Caledonia Understanding of Capital Budgeting

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Caledonia Understanding of Capital Budgeting

La Wanda Holland

BUS401: Principles of Finance (BAO1237A)

Instructor:  Tekeria Watson

October 15, 2012

Capital budgeting is the decision process that managers use to identify those projects that add value to the firm’s value. The success of a business depends on the capital budgeting decisions taken by management. The management of a company should analyze various factors before taking on a large project. The importance of capital budgeting is the mechanics used, such as NPV ,IRR, and other varying mechanics key involved in forecasting cash flow.

Caledonia focus on cash flows or accounting profits in making its capital-budgeting decisions should focus on cash flows, not accounting profits. Should the company be interested in incremental cash flows, incremental profits, total free cash flows, or total profits? Cash flow will allow Caledonia to see the profits or losses of a project by comparing cash flows with and without the project on an after tax basis “Incremental cash flow to the company as a whole is the difference between the cash flows the company will produce both with and without the investment it’s thinking about making.” (Keown 4) Free cash flow allots the ability of reinvesting, whereas accounting profits are shown when they are earned, not when the cash is actually received. “Cash flows, not profits, represent money that can be spent.” (Keown 4)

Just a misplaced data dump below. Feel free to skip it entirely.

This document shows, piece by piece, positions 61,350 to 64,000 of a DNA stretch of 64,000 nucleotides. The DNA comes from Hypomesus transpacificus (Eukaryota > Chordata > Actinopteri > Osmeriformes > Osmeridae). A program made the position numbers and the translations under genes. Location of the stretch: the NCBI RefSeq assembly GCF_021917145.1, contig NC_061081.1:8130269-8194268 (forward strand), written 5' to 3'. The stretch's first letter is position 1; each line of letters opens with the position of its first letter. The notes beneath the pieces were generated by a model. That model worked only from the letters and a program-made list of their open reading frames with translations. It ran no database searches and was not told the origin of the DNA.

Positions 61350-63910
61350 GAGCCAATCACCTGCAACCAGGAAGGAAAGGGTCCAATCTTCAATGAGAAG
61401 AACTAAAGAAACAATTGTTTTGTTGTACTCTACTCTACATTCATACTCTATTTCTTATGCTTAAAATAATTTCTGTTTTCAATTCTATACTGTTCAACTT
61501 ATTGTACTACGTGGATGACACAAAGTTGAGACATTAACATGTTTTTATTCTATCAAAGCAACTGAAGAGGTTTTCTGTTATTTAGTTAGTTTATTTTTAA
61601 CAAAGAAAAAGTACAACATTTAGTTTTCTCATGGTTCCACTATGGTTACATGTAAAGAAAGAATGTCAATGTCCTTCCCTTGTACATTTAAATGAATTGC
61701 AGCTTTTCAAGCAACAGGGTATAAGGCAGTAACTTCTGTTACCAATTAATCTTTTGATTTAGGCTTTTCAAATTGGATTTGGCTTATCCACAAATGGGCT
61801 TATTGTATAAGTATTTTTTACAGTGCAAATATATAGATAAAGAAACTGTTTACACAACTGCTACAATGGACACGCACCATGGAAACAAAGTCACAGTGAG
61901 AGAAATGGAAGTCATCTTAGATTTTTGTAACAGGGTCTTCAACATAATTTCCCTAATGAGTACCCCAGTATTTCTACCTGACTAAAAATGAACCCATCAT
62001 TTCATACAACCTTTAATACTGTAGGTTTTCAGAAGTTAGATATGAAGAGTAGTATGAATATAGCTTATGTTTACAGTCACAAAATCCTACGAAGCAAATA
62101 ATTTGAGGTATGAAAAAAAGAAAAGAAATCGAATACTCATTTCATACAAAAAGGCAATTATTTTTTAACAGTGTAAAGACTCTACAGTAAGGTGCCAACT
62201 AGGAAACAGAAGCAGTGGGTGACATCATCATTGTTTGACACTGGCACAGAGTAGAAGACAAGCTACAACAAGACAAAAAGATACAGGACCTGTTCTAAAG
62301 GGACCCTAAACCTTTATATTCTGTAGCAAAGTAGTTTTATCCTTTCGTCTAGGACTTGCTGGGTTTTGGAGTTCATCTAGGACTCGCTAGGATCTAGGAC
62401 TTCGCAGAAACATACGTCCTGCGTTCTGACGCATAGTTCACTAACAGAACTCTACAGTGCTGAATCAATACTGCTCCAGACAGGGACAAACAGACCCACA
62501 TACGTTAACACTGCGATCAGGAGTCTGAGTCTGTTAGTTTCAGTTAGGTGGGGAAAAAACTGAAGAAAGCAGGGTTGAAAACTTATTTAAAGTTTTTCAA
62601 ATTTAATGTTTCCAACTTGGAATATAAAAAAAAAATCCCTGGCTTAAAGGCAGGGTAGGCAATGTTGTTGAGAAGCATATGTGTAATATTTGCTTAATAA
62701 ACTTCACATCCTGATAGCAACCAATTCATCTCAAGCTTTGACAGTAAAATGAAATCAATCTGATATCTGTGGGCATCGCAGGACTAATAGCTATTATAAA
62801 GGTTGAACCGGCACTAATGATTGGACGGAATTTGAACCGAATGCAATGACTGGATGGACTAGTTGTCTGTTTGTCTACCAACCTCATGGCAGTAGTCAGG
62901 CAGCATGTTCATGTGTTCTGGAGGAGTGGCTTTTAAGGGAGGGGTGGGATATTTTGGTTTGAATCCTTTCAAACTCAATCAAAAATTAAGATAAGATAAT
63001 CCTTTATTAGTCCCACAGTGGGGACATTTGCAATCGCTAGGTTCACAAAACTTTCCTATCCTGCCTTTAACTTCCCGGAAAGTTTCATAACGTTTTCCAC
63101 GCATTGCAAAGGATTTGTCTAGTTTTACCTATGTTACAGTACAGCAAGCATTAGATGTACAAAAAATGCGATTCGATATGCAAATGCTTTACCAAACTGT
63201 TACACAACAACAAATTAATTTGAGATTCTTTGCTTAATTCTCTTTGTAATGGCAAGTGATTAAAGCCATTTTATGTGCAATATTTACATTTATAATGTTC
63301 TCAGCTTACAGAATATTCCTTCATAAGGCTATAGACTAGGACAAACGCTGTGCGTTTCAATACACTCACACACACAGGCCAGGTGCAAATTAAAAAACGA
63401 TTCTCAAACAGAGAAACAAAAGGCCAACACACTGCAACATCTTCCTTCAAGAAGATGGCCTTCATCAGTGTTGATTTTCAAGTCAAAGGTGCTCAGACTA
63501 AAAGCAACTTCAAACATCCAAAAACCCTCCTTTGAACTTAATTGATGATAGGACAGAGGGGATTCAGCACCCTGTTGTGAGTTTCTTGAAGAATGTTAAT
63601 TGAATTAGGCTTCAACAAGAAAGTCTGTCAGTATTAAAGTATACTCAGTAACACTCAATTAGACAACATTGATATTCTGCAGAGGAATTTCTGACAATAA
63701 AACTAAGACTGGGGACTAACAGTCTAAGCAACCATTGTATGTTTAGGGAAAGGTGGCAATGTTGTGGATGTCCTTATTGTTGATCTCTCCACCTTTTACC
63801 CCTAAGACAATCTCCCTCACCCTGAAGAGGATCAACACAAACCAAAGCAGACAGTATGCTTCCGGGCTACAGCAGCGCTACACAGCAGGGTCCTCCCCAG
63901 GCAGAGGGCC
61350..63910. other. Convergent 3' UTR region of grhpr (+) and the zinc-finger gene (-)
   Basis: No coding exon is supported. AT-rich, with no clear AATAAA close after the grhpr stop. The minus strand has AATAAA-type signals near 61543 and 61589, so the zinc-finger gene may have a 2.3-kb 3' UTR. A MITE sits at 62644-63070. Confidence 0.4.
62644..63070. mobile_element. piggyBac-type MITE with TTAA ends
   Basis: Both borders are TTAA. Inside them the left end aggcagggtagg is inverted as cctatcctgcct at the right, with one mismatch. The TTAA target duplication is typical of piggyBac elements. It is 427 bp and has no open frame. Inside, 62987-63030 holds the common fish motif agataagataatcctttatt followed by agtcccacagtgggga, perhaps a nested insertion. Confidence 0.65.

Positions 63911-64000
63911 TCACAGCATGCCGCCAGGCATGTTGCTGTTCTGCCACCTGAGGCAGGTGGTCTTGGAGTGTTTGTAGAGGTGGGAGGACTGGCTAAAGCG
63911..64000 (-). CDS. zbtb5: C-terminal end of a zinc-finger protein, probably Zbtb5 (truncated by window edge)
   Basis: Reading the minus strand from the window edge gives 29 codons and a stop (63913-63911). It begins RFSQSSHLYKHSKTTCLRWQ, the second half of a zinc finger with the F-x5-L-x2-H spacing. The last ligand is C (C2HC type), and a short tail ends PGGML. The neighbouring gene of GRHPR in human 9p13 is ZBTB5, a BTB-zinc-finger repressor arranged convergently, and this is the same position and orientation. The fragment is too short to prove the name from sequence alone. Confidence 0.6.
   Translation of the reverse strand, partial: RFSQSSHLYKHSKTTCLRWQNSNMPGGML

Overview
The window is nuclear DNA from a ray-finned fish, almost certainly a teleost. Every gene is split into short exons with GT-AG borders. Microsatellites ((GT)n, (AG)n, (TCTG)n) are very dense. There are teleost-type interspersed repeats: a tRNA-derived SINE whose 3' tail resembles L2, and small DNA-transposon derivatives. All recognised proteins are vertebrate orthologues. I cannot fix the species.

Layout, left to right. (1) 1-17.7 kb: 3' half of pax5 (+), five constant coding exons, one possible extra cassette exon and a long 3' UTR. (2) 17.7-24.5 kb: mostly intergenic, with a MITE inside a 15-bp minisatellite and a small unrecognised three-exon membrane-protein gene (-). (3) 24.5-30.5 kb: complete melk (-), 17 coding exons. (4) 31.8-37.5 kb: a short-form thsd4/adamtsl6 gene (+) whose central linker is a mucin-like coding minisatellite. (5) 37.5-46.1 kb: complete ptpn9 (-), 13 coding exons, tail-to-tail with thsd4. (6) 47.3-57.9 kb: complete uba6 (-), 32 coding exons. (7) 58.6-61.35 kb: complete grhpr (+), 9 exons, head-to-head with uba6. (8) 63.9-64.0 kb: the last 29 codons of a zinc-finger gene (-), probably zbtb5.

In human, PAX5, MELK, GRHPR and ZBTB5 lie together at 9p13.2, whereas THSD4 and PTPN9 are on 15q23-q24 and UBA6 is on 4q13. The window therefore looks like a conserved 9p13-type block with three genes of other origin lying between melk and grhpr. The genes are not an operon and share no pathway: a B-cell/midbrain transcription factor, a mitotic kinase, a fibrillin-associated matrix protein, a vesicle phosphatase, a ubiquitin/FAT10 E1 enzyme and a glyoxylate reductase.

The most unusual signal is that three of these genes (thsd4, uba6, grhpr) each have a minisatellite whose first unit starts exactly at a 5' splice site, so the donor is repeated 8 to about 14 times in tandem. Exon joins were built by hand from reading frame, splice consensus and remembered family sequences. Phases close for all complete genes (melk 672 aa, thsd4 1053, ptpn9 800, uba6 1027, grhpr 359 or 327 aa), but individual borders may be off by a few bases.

Depreciation affects free cash flows. Depreciation affects cash flow indirectly. Depreciation expense is a non-cash transaction, it indirectly affect cash flow through the income tax effect. Having higher depreciation expense can lower your taxable income, thereby reducing your income tax expense, which will change your cash outflow for taxes. Depreciation lowers profits and in turn lowers the taxes that are paid.  

Cash flows that have been incurred and cannot be recovered are referred to as “sunk costs.” Sunk costs affect the...